Apple’s newest S9 chipset is housed underneath the 49mm display. It’s the same one used in the Watch Series 9, and it, combined with the same set of sensors, means the Ultra 2 can measure health and fitness in the same way.

Much of it is standard fare for a fitness tracker: steps, distance, calories burned, and flights climbed. All of this is wrapped in a neat system of ‘rings’ that allows you to see at a glance how far you’ve come toward your daily move, exercise, and stand objectives.

Apple Watch Ultra 2

There’s loads – tons – more data available in the Health app on your phone from your physical effort in METs to the speed you walk up steps and your walking step length.

Naturally, you can track your activity while exercising, which is one of the Apple Watch’s capabilities. Apple has expanded the number of sports available, and each one may be customized to meet your specific needs. You may also start an exercise fast by clicking the Action button, if you’ve configured it to do so.

Everything works well, especially for running, walking, and riding. The only major issue is that not every workout tracks your path using the built-in GPS. So, if you choose skiing, you won’t be able to see where you traveled. This should be fixed within the next year or so.

For cyclists there are a couple of new features including the ability to use your iPhone as a bike computer, mirroring the details from the Ultra to the larger screen

There are a few new capabilities for bikers, like the option to use your iPhone as a cycle computer, reflecting the information from the Ultra to the bigger screen. It’s also now possible to connect the Watch to Bluetooth devices like power meters, giving you access to even more data in the Workouts app. These, however, were included in watchOS 10 and are not specific to the Ultra 2.

I haven’t tried it, but there is a Depth app for divers that will show your live depth down to 40m, the current water temperature, the greatest depth you’ve reached, and the time you’ve been underwater.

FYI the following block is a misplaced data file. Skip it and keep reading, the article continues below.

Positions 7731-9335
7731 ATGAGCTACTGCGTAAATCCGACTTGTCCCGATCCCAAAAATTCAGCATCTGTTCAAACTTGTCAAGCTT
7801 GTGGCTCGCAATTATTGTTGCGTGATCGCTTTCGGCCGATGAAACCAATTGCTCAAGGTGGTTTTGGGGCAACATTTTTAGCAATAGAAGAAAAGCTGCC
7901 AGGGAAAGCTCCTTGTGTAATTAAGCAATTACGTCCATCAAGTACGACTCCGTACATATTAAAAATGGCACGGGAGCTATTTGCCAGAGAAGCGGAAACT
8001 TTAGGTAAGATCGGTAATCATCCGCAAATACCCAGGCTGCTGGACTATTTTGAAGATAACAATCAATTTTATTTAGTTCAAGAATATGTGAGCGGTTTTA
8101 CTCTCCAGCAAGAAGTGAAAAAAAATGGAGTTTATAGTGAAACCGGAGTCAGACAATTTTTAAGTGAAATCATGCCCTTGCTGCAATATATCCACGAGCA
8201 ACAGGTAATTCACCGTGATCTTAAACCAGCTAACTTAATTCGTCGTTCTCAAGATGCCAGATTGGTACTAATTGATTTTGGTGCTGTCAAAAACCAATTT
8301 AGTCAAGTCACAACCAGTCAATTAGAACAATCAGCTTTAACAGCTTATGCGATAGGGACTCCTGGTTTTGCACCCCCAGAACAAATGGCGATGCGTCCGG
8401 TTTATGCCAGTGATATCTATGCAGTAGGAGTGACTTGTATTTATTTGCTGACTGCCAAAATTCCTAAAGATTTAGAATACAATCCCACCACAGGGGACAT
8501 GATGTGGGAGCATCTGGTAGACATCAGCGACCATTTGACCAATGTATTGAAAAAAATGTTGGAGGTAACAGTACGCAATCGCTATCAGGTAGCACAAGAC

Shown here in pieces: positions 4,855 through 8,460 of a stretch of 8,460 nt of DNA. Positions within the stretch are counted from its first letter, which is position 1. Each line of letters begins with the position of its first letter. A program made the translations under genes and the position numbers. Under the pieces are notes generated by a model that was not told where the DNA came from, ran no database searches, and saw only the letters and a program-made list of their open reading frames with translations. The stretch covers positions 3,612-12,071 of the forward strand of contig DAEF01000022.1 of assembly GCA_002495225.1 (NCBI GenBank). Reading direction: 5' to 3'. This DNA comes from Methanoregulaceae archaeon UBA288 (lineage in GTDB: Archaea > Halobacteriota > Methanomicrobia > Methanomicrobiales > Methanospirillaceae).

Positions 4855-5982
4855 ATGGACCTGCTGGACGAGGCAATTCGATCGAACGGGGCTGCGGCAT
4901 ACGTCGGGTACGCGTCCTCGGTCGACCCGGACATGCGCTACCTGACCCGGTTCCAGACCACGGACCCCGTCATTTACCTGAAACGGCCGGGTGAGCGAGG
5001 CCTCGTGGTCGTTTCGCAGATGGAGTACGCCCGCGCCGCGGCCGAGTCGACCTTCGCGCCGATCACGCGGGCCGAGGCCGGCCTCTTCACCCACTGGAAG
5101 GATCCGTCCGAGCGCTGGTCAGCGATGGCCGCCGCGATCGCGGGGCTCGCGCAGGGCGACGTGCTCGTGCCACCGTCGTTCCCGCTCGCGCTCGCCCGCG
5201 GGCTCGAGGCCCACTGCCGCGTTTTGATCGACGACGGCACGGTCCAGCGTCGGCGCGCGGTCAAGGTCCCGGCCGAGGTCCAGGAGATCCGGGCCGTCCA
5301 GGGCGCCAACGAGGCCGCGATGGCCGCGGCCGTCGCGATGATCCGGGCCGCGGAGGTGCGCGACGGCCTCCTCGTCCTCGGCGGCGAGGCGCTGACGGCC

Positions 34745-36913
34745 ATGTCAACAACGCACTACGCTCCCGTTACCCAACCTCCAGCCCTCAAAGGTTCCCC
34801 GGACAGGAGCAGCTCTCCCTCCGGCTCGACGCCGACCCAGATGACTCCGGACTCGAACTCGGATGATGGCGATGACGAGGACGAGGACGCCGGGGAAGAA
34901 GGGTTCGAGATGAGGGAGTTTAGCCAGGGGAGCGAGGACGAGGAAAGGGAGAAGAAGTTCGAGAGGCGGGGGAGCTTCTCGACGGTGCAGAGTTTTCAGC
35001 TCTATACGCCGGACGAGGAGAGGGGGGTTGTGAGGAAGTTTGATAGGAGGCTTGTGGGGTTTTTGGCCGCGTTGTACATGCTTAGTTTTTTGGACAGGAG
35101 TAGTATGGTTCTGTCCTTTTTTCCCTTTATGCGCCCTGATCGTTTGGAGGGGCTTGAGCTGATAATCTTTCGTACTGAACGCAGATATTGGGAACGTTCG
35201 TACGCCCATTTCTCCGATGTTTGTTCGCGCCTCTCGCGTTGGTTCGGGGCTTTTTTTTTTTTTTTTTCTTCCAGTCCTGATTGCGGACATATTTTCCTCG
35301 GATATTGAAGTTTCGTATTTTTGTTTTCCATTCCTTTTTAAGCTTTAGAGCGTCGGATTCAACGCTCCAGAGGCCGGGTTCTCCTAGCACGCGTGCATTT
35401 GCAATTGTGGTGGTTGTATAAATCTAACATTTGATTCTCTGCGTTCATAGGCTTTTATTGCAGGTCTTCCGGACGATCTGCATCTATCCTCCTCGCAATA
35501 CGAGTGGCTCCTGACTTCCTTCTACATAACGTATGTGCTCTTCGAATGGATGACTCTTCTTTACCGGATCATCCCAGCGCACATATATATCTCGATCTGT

Hiking, like it did on the original Ultra, is a special focus. Again, the Action button may be configured to record waypoints, and by pressing and holding it, you can select the Compass Backtrack option to retrace your movements even if you don’t have a mobile signal, either to your phone or straight to the Ultra 2.

The Compass app is a more helpful tool these days, with a range of perspectives available simply rotating the crown. When you tap the elevation readout, it switches between 2D and 3D perspectives, displaying any waypoints you’ve highlighted.

The technique, however, is built for point-to-point walks and isn’t very beneficial for circular routes.

Apple Watch Ultra 2

When hiking, you can now use the Maps app to zoom in to examine topographical information like paths and contour lines, as well as sites of interest. These are now only accessible in the United States, thus UK trekkers in the Lake District, for example, will find nothing useful when ascending Scafell Pike, which is disappointing. Hopefully, it won’t be long before similar maps include the United Kingdom and other nations.

Strangely, given the Ultra 2’s 64GB of on-board storage, maps aren’t cached locally: they’re stored on your phone

Despite the Ultra 2’s 64GB of internal storage, maps are not cached locally: they are kept on your phone. This implies that when you move to a new place and begin zooming in, there is a slight delay.

Another new feature detects when you’re near a running track and displays a route map and allows you to choose which lane you’re running in.

Aside from fitness and activity monitoring, the Watch Ultra 2 can also monitor other elements of your health, such as sleep quality and heart rate, among other things. Most of the metrics aren’t intended to be used for medical purposes, although the data, particularly the heart rate, is frequently quite precise.

The Ultra 2, like the Series 9, may be programmed to alert you if an abnormal cardiac rhythm or unusually high or low heart rate is detected.

It can also detect a hard fall or a catastrophic automobile accident and, if configured and a data connection is available, it will inform your emergency contacts and can automatically summon emergency services if you do not move or reply after the occurrence.

A skin temperature sensor detects variations in temperature and is mostly used for female cycle monitoring. Anyone can view past data (again, via the Health app), but there isn’t much we can do with it.

Another sensor can detect blood oxygen, and an ECG (which is also believed to be quite accurate by medical specialists) may be taken.

Right now, it’s up to you to look at the data and do something with it: neither the Watch Ultra 2 nor the Health app attempt to analyze it and, for example, warn you that you could be coming down with a virus, or even recommend lifestyle adjustments to make you healthier.